of the team was Johnny Chang. He would often act as the team’s big player. Since
he was of Asian descent, the casinos hardly ever questioned him. Asians were
known to be big spenders at the tables, winning and losing large amounts of
money at one time.
Thanks to a few private investors and the team’s personal contributions,
their starting bankroll was $89,000. After a few months of hard work and a great
deal of success, their bankroll had reached nearly a quarter of a million
dollars, which gave investors a 250% return on their investment and allowed the
team to pay its players about $80 an hour.
The MIT blackjack team remained strong for nearly a decade. They consistently
made money and were adding new players to their team on a regular basis. Every
trip to Las Vegas would bring them in at least $100,000. On rare occasions, one
trip might bring them in more than $1,000,000.
This much success did not come without its fair share of obstacles, though.
One obstacle the team had to overcome was getting that much cash through airport
security. They had to hide the money on their carry-ons or under their clothes.
There were several occasions where money was confiscated from players because
security assumed it was drug money. After a thorough investigation by the DEA,
they were often able to get that money returned. This process took months,
The biggest obstacle the team endured was when the casinos began to really
crack down on card counters. They started using surveillance cameras to monitor
the blackjack tables, making it nearly impossible for the team to count cards
without getting caught. As players started quitting due to a lack of interest or
as a result of being barred from too many casinos, the MIT blackjack team slowly
Back Together Again
Kaplan, Massar, and Chang decided to get back together in 1992 because they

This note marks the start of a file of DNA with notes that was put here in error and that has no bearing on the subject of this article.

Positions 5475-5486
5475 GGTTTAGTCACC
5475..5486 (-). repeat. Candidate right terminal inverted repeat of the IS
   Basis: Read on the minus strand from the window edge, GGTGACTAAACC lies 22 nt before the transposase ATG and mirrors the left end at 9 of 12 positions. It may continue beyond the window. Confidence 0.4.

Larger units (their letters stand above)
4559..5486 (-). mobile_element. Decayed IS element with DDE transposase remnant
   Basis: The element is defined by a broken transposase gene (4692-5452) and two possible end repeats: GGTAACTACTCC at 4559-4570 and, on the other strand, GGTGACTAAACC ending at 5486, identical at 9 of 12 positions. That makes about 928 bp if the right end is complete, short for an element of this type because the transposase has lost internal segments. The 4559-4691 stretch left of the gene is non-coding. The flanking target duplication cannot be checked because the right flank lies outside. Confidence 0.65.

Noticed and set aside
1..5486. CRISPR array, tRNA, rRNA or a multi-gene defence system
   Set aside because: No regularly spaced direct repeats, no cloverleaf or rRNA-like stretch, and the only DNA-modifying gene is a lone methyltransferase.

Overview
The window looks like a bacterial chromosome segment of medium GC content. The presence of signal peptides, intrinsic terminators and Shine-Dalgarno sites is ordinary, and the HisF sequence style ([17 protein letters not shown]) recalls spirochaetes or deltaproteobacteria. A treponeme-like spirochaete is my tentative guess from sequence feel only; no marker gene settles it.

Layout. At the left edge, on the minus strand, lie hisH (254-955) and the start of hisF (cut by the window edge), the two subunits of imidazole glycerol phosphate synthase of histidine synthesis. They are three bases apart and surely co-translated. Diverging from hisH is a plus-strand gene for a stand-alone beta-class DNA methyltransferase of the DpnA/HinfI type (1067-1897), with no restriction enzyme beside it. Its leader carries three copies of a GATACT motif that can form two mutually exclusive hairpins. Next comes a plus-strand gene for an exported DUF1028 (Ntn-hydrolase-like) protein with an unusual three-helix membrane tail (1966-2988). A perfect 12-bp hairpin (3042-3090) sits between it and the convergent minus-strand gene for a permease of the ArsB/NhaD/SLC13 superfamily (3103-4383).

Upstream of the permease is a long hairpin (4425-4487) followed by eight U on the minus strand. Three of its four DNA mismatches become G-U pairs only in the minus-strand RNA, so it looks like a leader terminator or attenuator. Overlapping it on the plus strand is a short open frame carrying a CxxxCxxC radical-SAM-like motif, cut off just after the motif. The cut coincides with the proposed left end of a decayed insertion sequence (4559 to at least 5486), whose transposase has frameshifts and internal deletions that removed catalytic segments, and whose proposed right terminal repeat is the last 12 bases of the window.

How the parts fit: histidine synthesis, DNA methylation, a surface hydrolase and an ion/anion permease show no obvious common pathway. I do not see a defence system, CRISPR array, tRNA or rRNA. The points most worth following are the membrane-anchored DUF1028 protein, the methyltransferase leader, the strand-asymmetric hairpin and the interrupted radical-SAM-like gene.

heard that a new casino was opening in Connecticut. They formed the Strategic
Investments Group in hopes of getting new investors and having a decent-sized
bankroll to work with. By the time they were ready to get started, they had
raised over a million dollars. This would be the largest bankroll they had ever
worked with before, and they were eager to see what they could do.
Their team consisted of 80 players, many of which were students or alumni
from MIT. They sent some players to Connecticut, some players to Las Vegas, some
players to Atlantic City, and they even sent some players to Canada. By
spreading their players out all over the continent, they were hoping to decrease
the chances of players getting barred from the casinos. This worked for a while,
and they were able to nearly double their investment within a year.
After a year, Kaplan, Massar, and Chang decided to quit while they were
ahead. They paid off their investors and settled into retirement. A few of the
newer members of the team tried to keep things going for a while. Mike Aponte
gathered a group of players together to form a team called “The Reptiles,” and
Semyon Dukach gathered a group of players together to form a team called “The
Amphibians.” There was a friendly rivalry between the two teams, but they both
eventually fizzled out due to the worsened casino conditions. The MIT blackjack
team had officially come to an end, for good this time.
The MIT Blackjack Team Hits the Media
The MIT blackjack team has been a source of entertainment for decades now,
with many books and movies being inspired by their story. The Last Casino, which
was released in 2004, is about a professor and his three students who count
cards in various casinos in Canada. The makers of this film admit this was
loosely based off the MIT blackjack team.
Many people are also probably familiar with the 2008 film 21, which stars
Kevin Spacey, Kate Bosworth, and Jim Sturgess. This film was designed to tell
the story of the MIT blackjack team, although it is a dramatization of what
actually took place. Bill Kaplan makes a short appearance during this film in
one of the Chinese gambling parlor scenes. A couple former members of the MIT
blackjack team also received small roles in the film, being cast as casino
Books that have been inspired by the MIT blackjack team include Bringing Down
the House by Ben Mezrich, The Blackjack Life by Nathaniel Tilton, and The House
Advantage: Playing the Odds to Win Big in Business by Jeffrey Ma.